sorry for getting long-winded… I’m just glad to be back in the Church…

=)
Fiz


#10

[quote=Fizendell]I read Luther’s 95 Theses a couple of years ago and was amazed to find how they are all essentially about indulgences. I expected to find points about the worship of icons, or confessing to God and not a priest, or all of the other things that the Protestants told me were wrong about the Catholic Church.
[/quote]

Well the theses were written as a foundation for a debate by scholars on ‘what are indulgences and how they should be presented’. Luther was seeing a misunderstanding and also finding that some were teaching incorrectly what indulgences do for the person. In reading the theses you will find he supports the Pope and wants him to insure that the teachings are right.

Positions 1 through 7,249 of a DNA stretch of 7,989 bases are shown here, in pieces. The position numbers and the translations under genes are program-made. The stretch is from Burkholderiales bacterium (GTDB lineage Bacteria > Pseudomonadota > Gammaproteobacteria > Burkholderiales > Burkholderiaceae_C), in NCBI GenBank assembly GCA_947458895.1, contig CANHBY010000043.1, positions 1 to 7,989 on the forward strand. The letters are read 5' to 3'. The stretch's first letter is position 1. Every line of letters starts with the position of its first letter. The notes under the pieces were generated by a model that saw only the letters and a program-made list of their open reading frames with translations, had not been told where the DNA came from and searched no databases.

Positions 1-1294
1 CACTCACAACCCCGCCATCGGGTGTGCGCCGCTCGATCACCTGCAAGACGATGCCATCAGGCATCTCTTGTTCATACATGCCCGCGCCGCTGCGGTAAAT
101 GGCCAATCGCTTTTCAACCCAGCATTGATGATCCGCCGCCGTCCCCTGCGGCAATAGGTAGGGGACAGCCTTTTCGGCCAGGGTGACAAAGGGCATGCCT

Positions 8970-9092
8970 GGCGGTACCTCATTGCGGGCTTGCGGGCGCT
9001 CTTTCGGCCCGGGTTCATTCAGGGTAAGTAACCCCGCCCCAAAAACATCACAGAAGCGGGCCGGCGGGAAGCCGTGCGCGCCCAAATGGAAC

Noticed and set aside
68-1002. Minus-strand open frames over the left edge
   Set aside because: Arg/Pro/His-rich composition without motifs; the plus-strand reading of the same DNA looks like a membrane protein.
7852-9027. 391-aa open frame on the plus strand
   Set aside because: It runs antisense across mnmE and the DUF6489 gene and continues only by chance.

As you say, the ‘95 theses’ are presented as the ‘95’ things that were wrong with the Church. We find in reading that they are 95 sentences, with a sentence following being a further comment on the previous one. Many of these statements are recognized as in line with Catholic belief. The abuse part of indulgences was corrected by the Church.

Kotton :thumbsup:


#11

I was considering renting Luther also for the same reason as Fizendell; I like historical drama.
I saw Cate Blanchett in Elizabeth, which was one on the most historically inaccurate films I’ve seen, but it was beautiful to watch. The acting, costumes and settings were magnificent.


#12

I was considering renting Luther also for the same reason as Fizendell; I like historical drama.
I saw Cate Blanchett in Elizabeth, which was one on the most historically inaccurate films I’ve seen, but it was beautiful to watch. The acting, costumes and settings were magnificent.